Originally published inLGBT Weekly
Joanna Lumley and Jennifer Saunders in Absolutely Fabulous: The Movie
In the pantheon of TV series not about gay men that gay men tend to be obsessed with, Absolutely Fabulous is bigger than Designing Women and on a par with The Golden Girls. Almost obscenely popular in the U.K. (with ratings comparable to Cheers at its high point), Ab Fab has more of a cult status in the United States, mostly because of gay men. Ribald, high-camp, and very British, the show is focused on the drunken, drugged and generally debauched antics of PR agent Edina Monsoon (Jennifer Saunders) and fashion editor Patsy Stone (Joanna Lumley). Despite her success, Edina has no self-confidence and relies heavily on her false bravado, theoretical knowledge of fashionable trends, Patsy’s friendship, her deceptively ding-a-ling assistant (Jane Horrocks) and her deeply disapproving daughter Saffron (Julia Sawalha). Patsy relies on drugs, liquor, her slowly fading beauty, and a list of sexual conquests so long it would make the promiscuous gay man blush – or cheer. The show is as absolutely bonkers as it is fabulous; several of its 41 episodes that aired from 1992 to 2012 are among the greatest half-hours of farce TV has seen.
Absolutely Fabulous: The Movie, the feature film that picks up some time after the 2012 episodes, is not as good as any of those classic episodes like “Fashion,” “France,” and “Poor.” No one should expect that it would be. It is, however, an utterly entertaining, often very funny 90 minutes that will help you forget for a time the hideous, violent world of mass murder, global warming and Donald Trump. Well, murder may be a bit hard to forget about, since that’s key to the plot. Still, it’s not a gruesome murder and maybe not a murder at all.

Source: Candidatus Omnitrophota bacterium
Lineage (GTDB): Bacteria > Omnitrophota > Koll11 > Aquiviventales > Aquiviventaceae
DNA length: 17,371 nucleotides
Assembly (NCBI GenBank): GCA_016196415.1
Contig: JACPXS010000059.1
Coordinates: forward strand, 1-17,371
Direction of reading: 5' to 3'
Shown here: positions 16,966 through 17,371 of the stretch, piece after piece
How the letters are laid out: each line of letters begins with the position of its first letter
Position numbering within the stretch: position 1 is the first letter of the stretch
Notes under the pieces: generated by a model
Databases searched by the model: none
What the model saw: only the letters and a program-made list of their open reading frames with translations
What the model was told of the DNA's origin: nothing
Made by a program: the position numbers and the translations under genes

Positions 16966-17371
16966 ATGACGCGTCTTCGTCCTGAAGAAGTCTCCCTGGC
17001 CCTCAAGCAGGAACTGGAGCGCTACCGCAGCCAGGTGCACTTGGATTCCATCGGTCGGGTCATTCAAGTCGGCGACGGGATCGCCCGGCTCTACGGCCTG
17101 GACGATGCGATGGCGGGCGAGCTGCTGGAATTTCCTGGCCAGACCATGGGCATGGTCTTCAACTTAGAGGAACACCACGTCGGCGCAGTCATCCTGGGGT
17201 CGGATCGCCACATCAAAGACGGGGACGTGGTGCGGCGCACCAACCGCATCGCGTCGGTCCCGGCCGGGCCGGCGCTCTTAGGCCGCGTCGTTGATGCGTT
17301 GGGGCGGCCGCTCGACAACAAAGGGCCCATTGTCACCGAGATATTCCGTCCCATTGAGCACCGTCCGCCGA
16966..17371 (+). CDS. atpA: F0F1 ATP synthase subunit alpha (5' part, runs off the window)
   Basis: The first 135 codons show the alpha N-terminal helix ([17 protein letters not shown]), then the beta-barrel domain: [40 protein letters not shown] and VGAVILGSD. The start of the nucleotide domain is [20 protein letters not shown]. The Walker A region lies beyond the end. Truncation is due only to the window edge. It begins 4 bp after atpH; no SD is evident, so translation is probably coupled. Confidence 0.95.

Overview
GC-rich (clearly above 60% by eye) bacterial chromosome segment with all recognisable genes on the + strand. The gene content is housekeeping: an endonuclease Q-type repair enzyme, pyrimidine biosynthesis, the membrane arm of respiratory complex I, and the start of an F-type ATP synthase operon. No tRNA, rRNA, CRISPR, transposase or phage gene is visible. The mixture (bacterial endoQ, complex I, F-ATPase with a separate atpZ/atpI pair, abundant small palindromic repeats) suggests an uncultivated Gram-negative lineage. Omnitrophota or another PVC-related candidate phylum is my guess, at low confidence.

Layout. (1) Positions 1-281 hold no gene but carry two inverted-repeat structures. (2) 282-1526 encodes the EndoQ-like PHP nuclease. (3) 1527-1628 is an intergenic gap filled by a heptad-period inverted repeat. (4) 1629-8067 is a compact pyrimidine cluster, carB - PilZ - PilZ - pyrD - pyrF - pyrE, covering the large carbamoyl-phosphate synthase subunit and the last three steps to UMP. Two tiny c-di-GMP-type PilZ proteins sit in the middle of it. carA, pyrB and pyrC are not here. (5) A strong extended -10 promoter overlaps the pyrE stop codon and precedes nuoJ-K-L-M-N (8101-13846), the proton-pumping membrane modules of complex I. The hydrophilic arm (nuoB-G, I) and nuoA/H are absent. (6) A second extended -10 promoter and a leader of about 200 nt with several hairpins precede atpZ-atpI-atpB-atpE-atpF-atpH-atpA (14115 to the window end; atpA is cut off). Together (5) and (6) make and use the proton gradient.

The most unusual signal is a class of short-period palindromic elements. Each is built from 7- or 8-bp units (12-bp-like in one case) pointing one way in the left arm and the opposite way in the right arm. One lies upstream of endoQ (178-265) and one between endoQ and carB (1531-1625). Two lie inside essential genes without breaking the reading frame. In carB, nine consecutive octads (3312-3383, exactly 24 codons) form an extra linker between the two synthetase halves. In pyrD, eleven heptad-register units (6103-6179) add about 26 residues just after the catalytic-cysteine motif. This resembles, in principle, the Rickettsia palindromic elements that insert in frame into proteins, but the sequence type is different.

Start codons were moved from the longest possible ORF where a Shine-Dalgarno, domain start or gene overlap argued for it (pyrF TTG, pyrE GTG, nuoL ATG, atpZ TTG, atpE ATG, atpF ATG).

The film opens with Edina discovering that she’s broke and her memoir, her hope for riches, is utterly uninteresting to book publishers. Her only PR clients are (as they have been for years) the ’60s pop singer Lulu, Emma Bunting (better known as Baby Spice), and a boutique vodka. She’s a has-been and dejected and her credit cards are “broken.” Meanwhile, Patsy, who works as an editor for a fashion magazine but relies on Edina to pay for everything, is planning a celebrity-studded party and discovers that the supermodel Kate Moss has fired her flack. Edina hatches a plan, involving her precocious 13-year-old granddaughter Lola, to sign Kate at the party. As things do in the world of Ab Fab, disaster strikes: Kate Moss falls off a balcony into the River Thames, disappears in the dark water, and Edina is blamed for pushing her.
As the world mourns in a perfect parody of celebrity death culture, Edina and Patsy hatch another disastrous plan and then abscond to the South of France in search of a rich husband for Patsy. Throughout the various antics, there are the trademark Ab Fab motifs of gauzy fantasy sequences, inebriated pseudo-philosophical dialogues, mincing queens, parades of hilariously hideous dresses, pratfalls, double-takes and jokes about Edina’s weight, Patsy’s insatiability and Saffron’s dumpiness.
Given 90 minutes, Jennifer Saunders wasn’t forced to be as taut with her screenplay as she had with the series episodes. While the scenes themselves are snappy, the plot meanders. Still, I laughed and loved seeing Saunders and Lumley, comedy geniuses of the highest order, return to these iconic roles. I had fun.
Absolutely Fabulous: The Movie
Directed by Mandie Fletcher
Written by Jennifer Saunders
Starring Jennifer Saunders, Joanna Lumley and Julia Sawalha
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